But this is not one of those political debates where the dust will settle any time soon. The Prime Minister has made a well-timed political move, and in doing so has flushed Salmond out of his rabbit hole and forced open the debate about the real impact independence would have on Scotland and the UK.
This debate has been raging for decades, but the threat from the SNP has never been so intense. Salmond's strategy had rested on allowing the full impact of Tory cuts to be felt for long enough, to demonstrate responsible and stable government, and stoke up enough nationalist sentiment to win over a voting public that is stuck at just over 30 per cent support for going it alone.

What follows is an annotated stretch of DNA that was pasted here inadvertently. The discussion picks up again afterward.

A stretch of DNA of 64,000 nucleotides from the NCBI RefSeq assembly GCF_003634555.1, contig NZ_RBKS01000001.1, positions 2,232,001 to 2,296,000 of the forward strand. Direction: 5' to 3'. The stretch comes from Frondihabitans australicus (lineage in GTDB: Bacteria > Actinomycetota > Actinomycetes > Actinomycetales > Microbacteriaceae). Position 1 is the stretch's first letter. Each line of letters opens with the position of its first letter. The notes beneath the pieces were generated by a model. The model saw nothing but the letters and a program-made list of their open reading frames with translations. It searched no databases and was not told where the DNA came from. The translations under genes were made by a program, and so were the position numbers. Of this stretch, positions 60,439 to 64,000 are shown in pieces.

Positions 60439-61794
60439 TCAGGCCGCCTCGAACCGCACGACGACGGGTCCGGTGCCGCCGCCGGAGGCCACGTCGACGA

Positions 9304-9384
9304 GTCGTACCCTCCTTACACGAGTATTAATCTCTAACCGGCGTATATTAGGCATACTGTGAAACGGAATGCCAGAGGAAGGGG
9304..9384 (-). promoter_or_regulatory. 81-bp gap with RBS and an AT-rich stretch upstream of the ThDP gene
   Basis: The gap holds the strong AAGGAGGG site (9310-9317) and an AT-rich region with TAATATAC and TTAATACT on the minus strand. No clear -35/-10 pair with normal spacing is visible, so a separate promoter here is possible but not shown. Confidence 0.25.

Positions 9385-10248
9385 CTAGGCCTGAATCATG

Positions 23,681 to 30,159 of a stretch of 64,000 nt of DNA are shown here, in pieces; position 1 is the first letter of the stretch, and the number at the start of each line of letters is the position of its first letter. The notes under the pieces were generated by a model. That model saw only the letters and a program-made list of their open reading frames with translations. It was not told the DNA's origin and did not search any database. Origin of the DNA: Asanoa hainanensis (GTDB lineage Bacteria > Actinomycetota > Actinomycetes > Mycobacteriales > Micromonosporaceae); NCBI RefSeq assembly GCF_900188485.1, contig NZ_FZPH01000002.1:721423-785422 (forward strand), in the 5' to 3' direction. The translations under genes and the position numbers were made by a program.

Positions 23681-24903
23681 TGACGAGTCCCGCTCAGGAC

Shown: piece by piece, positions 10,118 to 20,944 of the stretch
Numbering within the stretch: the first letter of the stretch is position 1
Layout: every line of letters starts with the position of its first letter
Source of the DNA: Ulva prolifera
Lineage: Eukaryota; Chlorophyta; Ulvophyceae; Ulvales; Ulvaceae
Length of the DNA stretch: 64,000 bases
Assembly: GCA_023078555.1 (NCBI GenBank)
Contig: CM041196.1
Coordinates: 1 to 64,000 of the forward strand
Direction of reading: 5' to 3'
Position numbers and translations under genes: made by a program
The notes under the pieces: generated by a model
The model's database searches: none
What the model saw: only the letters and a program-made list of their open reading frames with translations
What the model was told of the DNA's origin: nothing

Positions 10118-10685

The SNP is now being forced to debate the issues, and there can be no doubt the economy will be at the heart of the matter. The problem with the economic case for independence is that it is fundamentally selfish - buying into it opens a can of worms. On the same economic arguments that Salmond makes, we could see the Highlands & Islands demanding separation from the impoverished central belt, while Londoners might become agitated at the wealth that is redistributed across the UK.
At the end of the day, there is nothing more British than an independence movement that says 'Freedom? Yes please, but not right now, maybe in a couple of years.' The challenge for the Labour Party and the coalition is to demonstrate 'we really are all in it together' - not by asking what would have happened when RBS and HBOS needed bailing out, or through debates about currency, but by having a clear message of aspiration and decentralisation that unites the British public behind the value of the Union.